Rebecca Harrison, Abby Kinchy, and Laura Rabinow 2 In response to the consumer “crises of confidence” in ag-biotech in the 1990s (particularly in Europe), Monsanto created the short-lived (2000‒2) Technology Cooperation and Smallholder Programmes (SHP). These programmatic efforts were heavily publicized, in part, as a means to present an alternative narrative about ag-biotech. However, as Glover’s (2008) study of the SHP demonstrates, it was also seen by company executives as a means for opening new markets and asserting that their technologies were both appropriate to such contexts and sustainable. While some of the more philanthropic and socially oriented aims of the SHP may have been genuine, Glover notes that fitting the SHP into the broader corporate structure of Monsanto “meant that the special characteristics of the programme were steadily undermined” (2007).

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16 BIODIVERSITY OFFSETTING Rebecca Lave and Morgan Robertson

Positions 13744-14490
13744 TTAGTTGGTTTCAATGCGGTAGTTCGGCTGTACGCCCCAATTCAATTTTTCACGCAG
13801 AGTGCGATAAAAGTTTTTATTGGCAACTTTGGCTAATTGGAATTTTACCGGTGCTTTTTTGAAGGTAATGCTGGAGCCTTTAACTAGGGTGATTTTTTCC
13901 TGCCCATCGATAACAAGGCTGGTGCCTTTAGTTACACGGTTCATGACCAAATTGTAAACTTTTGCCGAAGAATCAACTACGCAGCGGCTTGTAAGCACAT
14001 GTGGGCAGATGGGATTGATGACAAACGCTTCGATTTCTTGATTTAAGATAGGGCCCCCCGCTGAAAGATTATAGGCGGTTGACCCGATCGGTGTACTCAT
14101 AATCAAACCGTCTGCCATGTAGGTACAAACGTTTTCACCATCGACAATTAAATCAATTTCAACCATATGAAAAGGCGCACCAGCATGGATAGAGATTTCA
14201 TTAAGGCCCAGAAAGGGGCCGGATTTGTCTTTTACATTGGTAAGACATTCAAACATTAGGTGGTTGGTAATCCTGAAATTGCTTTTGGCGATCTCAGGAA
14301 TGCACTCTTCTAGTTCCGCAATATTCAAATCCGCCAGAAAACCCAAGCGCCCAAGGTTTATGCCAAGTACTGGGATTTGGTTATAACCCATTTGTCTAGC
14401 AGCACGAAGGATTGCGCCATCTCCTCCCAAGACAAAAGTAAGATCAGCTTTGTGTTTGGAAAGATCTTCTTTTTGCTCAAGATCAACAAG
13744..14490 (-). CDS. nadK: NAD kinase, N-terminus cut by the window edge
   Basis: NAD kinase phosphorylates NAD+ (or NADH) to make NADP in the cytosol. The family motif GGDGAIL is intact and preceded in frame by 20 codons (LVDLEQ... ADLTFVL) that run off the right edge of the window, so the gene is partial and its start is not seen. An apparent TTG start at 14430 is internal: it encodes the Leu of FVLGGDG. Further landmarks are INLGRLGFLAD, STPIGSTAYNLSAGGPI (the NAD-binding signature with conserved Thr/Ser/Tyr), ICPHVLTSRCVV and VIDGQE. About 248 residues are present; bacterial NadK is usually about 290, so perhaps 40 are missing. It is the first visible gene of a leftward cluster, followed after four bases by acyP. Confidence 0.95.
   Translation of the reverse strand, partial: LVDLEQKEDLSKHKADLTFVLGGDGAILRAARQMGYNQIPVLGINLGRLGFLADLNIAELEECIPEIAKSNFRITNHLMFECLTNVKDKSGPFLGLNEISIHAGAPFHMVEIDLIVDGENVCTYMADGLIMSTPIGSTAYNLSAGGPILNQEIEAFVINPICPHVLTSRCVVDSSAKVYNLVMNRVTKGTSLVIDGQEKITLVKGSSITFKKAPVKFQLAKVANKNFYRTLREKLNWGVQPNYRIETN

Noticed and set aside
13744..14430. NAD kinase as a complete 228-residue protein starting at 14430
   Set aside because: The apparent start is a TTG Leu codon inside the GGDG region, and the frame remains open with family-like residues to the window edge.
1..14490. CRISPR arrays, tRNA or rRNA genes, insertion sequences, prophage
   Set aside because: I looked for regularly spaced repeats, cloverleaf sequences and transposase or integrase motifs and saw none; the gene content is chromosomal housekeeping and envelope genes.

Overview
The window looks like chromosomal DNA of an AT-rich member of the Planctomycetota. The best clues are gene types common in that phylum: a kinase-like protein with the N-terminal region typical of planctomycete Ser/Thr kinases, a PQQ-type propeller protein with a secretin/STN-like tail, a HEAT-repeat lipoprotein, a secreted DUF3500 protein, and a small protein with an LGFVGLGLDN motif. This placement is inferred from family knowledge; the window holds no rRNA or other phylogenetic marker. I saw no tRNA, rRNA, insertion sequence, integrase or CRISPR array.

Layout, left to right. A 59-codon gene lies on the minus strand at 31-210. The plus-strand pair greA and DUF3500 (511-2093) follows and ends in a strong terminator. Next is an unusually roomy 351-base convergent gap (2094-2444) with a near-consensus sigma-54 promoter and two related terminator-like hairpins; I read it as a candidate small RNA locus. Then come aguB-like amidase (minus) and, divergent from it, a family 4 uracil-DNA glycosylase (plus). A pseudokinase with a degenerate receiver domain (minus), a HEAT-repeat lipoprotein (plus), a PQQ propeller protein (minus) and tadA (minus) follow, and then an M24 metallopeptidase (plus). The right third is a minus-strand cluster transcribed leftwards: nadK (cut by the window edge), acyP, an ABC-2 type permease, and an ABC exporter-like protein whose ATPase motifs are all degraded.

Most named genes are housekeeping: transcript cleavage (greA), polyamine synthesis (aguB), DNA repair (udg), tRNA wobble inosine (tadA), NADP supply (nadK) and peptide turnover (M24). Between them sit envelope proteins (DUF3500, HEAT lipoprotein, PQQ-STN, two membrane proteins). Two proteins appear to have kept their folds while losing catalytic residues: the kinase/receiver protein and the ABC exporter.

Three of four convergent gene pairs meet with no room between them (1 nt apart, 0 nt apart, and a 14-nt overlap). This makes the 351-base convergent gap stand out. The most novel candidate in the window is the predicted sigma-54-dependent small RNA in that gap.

1 Introduction The tension between promoting economic development and protecting the environment has deep roots. One way to require that development projects address the costs of environmental impacts is known as mitigation – reducing or compensating for environmental damage from development projects – and dates back to at least 1958. Mitigation first appeared in amendments to the US Fish and Wildlife Coordination Act, and initially it was limited to the US Fish and Wildlife Service’s non-binding comments on the environmental effects of other federal agency projects. But with the advent of the major US environmental protection laws in the 1970s, the US and many other countries began to use the concept of mitigation to put more serious weight on the environmental side of the scale in attempt to bring economic and environmental goals into better balance. In the US usage, “mitigation” includes reducing the gross or total impacts from a development project. But as the economic costs of reducing environmental impacts became apparent through the 1970s and 1980s, the practice developed of achieving net reductions by allowing impacts to occur, and requiring compensation to offset them. Compensation using offsets has proved to be an attractive, but also controversial, way to balance the goal of environmental quality with the need for economic development, and there are numerous and ongoing attempts to harmonize economic and environmental goals using required or suggested compensation activities. Today, one of the most widely promoted approaches is known as biodiversity offsetting.1 The core idea of offsetting is that some environmental impacts from development projects such as timber harvesting or mining are unavoidable even with the best project planning. In order to prevent the gradual erosion of biodiversity, ecological function, and ecosystem services, regulations should require compensation for – should offset – those impacts through the restoration or creation of sites or ecological functions of comparable environmental value. Advocates argue that this will enable continued economic growth and resource use while ensuring that the environment experiences no net loss of functions and values. Critics argue that offsetting is simply putting a green face on business as usual and constitutes a “license to trash.” This phrase has become a sometimes successful rallying cry for the environmental movement in opposition to offsets policy,2 alongside the claim that offsets do not in fact fully compensate for lost ecosystem qualities and therefore resemble a fee paid by polluters for permission to damage the environment. Despite 224